A little more than a year later, in May and July of 2013, the Monte Palace was confirmed to still be owned by Banco Banif.  Banif offered no plans or timeline for the hotel.

Before and after of the bar in abandoned Monte Palace Hotel, Sao Miguel, Azores
The bar in the Monte Palace, then and now

And Banif was a bank, not a hotel operator.  The lender had little interest in turning the hotel around.  In August of 2015 a selling agent revealed the Monte Palace had been on the market for more than a month at an asking price of €380,350.  Later that month a group of citizens petitioned the government to purchase the hotel and convert it into a public leisure area.

Binders, books, and other documents left behind at the abandoned Monte Palace, Sao Miguel, Azores
Binders, books, and other documents left at the Monte Palace (source)

In September of 2015 the hotel was reportedly sold for €380,000 to a group of Arab and Portuguese investors.  A spokesperson for the investment group assured the building would be rehabilitated and re-opened as a hotel, but he declined to offer a date for its re-opening.  Ultimately the sale would fall through, and the Monte Palace remained with Banif.

By the end of 2015 Banif Bank had collapsed for the second time in seven years.  While the bank’s properties were acquired by Santander Group, Monte Palace landed under control of Oitante S.A., the private entity that acquired Banif’s non-financial assets.

Oitante reportedly paid a third of book value for the assets, which were then re-sold for whatever the market would yield.  For the Monte Palace this meant another re-listing – this time in April of 2016 and with an asking price of €1.5 million.  As of December 2016, the hotel appears to still be on the market.

Dining room at the abandoned Monte Palace Hotel in Sao Miguel, Azores (then and now)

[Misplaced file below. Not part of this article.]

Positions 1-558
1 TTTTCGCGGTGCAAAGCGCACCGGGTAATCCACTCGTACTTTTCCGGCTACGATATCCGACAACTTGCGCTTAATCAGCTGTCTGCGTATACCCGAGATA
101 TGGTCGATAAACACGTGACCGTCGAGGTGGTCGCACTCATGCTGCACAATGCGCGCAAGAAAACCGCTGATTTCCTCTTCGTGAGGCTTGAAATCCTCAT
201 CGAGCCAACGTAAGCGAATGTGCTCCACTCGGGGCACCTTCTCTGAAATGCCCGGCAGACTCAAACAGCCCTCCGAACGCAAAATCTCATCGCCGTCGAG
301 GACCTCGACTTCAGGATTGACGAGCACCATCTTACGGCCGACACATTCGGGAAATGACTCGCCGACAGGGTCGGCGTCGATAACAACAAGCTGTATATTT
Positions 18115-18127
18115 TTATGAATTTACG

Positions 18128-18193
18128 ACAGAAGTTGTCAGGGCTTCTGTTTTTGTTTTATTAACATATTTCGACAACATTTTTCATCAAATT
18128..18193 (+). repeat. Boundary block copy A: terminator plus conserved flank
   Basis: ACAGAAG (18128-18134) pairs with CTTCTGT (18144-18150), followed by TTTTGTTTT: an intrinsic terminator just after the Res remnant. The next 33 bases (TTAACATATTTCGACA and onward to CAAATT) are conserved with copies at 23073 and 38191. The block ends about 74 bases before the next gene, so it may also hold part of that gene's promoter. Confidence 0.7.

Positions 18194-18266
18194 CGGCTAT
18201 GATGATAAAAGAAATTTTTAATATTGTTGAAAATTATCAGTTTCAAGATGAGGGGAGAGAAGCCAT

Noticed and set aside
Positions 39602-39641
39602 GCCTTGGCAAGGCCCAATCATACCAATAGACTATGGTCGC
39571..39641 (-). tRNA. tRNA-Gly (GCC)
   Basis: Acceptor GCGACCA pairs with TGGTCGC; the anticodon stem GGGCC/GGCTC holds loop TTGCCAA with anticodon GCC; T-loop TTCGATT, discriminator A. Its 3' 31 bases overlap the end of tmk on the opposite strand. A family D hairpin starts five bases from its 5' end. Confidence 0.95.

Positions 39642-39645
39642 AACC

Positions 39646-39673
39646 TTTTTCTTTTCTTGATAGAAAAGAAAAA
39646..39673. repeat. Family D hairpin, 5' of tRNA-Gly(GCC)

Dining room at the Monte Palace Hotel in Sao Miguel, Azores (then and now)
Dining room at the abandoned Monte Palace Hotel in Sao Miguel, Azores (then and now)
Dining room at the abandoned Monte Palace Hotel (then and now)

(photos courtesy Jorge Loures)


Monte Palace: What Went Wrong

Monte Palace's view, most of the time
Monte Palace’s view, most of the time (courtesy maybeknot)

At first blush the idea to build a five-star hotel at Vista do Rei with sweeping views of the Atlantic Ocean and Sete Cidades sounds appealing, but as previous visitors have said in review: Don’t be fooled by the sunny photos used by the tourism authority.

The volcanic rim is too far removed from the city center, and about that weather: Vista do Rei sees more than 200 days of rain per year, while being ensconced in clouds for the majority of the Gregorian calendar.

High winds make it a bit chilly too, so swimsuits are out and it’s not a place guests are going to want to spend any meaningful amount of time in the outdoor loungers.  Locals seem to understand this, and the joke goes that plans for the Monte Palace were conceived by a tourist who visited on a sunny day.

Before & after of a conference room at the abandoned Monte Palace Hotel in Sao Miguel, Azores
A conference room at the Monte Palace, then and now

Another issue was the state of the Azorean tourism industry, which at the time was still in its infancy.  And despite being a five-star hotel, there was little for guests of the Monte Palace to do beyond enjoying the view, eating at the restaurants, and visiting the nightclub.